Wednesday, January 26, 2011

Still Waters Farm Updates

Here on Still Waters Farm we are busy as always.  I wanted to draw your attention to a few changes on the website.  If you look at the top bar, you will see our Breeding Plan . This has been updated to reflect the current status of our herd.  I purchased several new Mini Nubians this fall, and they are bred.  You can also check out the Ordered Steps Ranch page.  There you will find Mini Nubians that are for sale at farm that is not far from us.  If you are looking to start a herd or add to the one you've got, I encourage you to take a look!

We have 4 kids on the farm that were born this January.  Chinaberry has a lovely blue eyed set of 1st generation kids (75/25) - one boy and one girl.  And Lily has had another set of full size dairy bucklings (I've given up on her ever having doelings - these are boys 5 and 6).   Both of these does were bred to Robin.  We have 2 does expected to kid in February, and more due in March and April.  Baby photos are up!

We also had a snow here which is somewhat unusual, and I got some fabulous photos I would like to share, so keep checking back!

Angelia Mercer

Thursday, January 6, 2011

What in the World is Homesteading

I was a big fan of using the term "homesteading" until I realized many people have no idea what it means and can come up with some pretty mixed up, twisted definitions, so I fell off from using it much.  I wanted to clarify the definition.  No, if someone claims to be be a "homesteader", to have a "homestead", or to have a dream of "homesteading", that doesn't mean that they are necessarily some eco-extremist with dreams of living "off the grid" and talks of using reusable toilet paper.  Yes, there are folks like that out there, but that is not what I am thinking of when I refer to homesteading.  Countryside Magazine has the best definition for homesteading in my opinion:

"Our Philosophy: It's not a single idea, but many ideas and attitudes, including a reverence for nature and a preference for country life; a desire for maximum personal self-reliance and creative leisure; a concern for family nurture and community cohesion; a belief that the primary reward of work should be well-being rather than money; a certain nostalgia for the supposed simplicities of the past and an anxiety about the technological and bureaucratic complexities of the present and the future; and a taste for the plain and functional.  Countryside reflects and supports the simple life, and calls its practitioners homesteaders."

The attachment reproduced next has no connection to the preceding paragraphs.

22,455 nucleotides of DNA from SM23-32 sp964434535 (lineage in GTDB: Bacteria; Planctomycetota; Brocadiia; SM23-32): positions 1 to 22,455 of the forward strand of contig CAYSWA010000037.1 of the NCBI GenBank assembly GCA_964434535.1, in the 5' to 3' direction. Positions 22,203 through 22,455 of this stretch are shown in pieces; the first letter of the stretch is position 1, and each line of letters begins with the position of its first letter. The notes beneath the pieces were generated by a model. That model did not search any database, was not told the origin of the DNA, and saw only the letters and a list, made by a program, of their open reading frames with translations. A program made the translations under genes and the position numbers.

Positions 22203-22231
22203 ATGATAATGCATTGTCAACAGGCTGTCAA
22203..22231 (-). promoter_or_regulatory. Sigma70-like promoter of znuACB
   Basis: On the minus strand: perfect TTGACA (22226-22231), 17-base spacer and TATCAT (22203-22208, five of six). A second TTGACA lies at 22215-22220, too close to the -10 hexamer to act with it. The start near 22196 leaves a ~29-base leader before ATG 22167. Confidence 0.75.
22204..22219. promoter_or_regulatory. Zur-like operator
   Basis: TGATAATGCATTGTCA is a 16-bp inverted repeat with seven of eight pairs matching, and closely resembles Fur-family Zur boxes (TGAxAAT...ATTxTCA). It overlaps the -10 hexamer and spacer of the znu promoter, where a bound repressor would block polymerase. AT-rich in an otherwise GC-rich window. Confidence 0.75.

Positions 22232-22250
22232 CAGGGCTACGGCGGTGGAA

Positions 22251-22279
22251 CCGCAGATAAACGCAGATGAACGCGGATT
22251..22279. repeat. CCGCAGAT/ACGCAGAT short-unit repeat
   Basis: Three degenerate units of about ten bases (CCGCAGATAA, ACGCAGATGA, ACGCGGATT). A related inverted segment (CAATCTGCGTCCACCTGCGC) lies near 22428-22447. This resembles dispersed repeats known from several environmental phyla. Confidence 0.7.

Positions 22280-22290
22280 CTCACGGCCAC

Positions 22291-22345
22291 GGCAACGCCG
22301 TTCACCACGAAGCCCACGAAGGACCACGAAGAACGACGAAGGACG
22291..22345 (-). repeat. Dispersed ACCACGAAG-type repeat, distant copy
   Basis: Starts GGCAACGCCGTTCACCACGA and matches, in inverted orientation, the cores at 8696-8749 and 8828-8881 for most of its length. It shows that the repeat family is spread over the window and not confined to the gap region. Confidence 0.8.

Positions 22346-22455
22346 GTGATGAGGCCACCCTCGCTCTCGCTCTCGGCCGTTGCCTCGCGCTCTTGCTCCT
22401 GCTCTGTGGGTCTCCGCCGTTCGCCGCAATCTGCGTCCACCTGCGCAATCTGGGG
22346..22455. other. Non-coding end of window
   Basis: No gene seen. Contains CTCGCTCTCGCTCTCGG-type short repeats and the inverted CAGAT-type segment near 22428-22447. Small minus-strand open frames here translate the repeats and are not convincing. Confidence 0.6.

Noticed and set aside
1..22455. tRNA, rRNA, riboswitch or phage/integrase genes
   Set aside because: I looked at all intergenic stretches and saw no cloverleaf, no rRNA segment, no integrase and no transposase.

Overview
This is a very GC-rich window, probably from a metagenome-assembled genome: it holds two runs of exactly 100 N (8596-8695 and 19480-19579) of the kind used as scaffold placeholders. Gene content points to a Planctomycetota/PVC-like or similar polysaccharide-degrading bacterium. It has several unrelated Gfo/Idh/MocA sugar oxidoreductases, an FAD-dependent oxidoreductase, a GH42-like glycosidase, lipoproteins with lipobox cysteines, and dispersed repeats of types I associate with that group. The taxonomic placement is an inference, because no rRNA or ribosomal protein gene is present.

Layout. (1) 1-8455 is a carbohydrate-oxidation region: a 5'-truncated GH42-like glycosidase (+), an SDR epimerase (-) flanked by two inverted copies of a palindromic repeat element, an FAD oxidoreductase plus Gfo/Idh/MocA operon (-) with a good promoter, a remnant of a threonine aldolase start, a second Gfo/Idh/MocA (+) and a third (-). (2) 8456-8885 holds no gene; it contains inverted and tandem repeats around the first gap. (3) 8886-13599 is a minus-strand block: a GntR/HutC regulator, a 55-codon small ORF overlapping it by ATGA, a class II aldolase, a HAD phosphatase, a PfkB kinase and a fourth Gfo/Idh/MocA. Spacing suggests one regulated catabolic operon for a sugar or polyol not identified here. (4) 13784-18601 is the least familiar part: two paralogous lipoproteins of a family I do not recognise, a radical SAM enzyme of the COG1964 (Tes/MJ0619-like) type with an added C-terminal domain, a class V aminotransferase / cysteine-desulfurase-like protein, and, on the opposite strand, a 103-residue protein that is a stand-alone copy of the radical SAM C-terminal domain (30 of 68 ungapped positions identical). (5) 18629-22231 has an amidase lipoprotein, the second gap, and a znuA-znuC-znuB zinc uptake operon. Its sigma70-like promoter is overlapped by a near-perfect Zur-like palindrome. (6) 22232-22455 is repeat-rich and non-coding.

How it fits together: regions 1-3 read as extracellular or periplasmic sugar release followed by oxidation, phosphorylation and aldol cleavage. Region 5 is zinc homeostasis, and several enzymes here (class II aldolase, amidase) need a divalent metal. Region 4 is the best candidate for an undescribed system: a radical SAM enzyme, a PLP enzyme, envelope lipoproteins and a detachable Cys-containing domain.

Basically, homesteading is a pragmatic term - we like the country, we like country stuff, we like oldies but goodies and new technology when it helps and doesn't hurt.  It is not a political movement nor is it a religious movement, though many country folk are religious - it's hard to live in the country and not see God.  Homesteading is a lifestyle choice.  Some homesteaders make a living off their homesteads, while others (like ourselves) are hobby farmers.  Like all lifestyle choices, there are trade offs.  There are days when I think I could be quite happy in a subdivision house in town.  There would be alot less work to do, alot more free time.  But generally I view the benefits of country life as outweighing the negatives both for myself and for my family.

If you are interested in learning more about homesteading, I encourage you to take a look at Countryside MagazineCountryside is written for the readers, by the readers.  As such it reads like a conversation, rather than a how to manual.  Mother Earth News is another magazine that often comes up with the topic of homesteading.  I can't in good conscious recommend it however.  There is a pretty solid liberal social and environmental agenda associated with that magazine.  If you go for that sort of thing, then you may like it.  Hobby Farms and Mary Janes Farm are other popular magazines - I have not personally checked them out.

When I have the time, I enjoy sharing what I am learning about small scale livestock raising and other country hobbies.  If you enjoy my writing, you can follow me on blogger, subscribe to my facebook page Still Waters Farm - Angelia Mercer, or get my tweets.  I also hope to publish more articles through Countryside Magazine in the future.  Thank you for letting me be a part of your country adventures!  Angelia Mercer

Sunday, January 2, 2011

Redwing Blackbirds

The redwing blackbirds migrated through today.  It was quite a sight.  Millions and millions (that's what it seemed like; I have no actual idea how many) birds landed on our pasture and pond.  I tried to get close enough to get some photos.  Thankfully, no doo-doo on the head.  Actually it kind of amazes me that that many birds move through, and the place isn't covered with droppings.  They do move very quickly though.  The descend in mass and rise and mass and fly a stones throw, and then descend again.
Redwing Blackbirds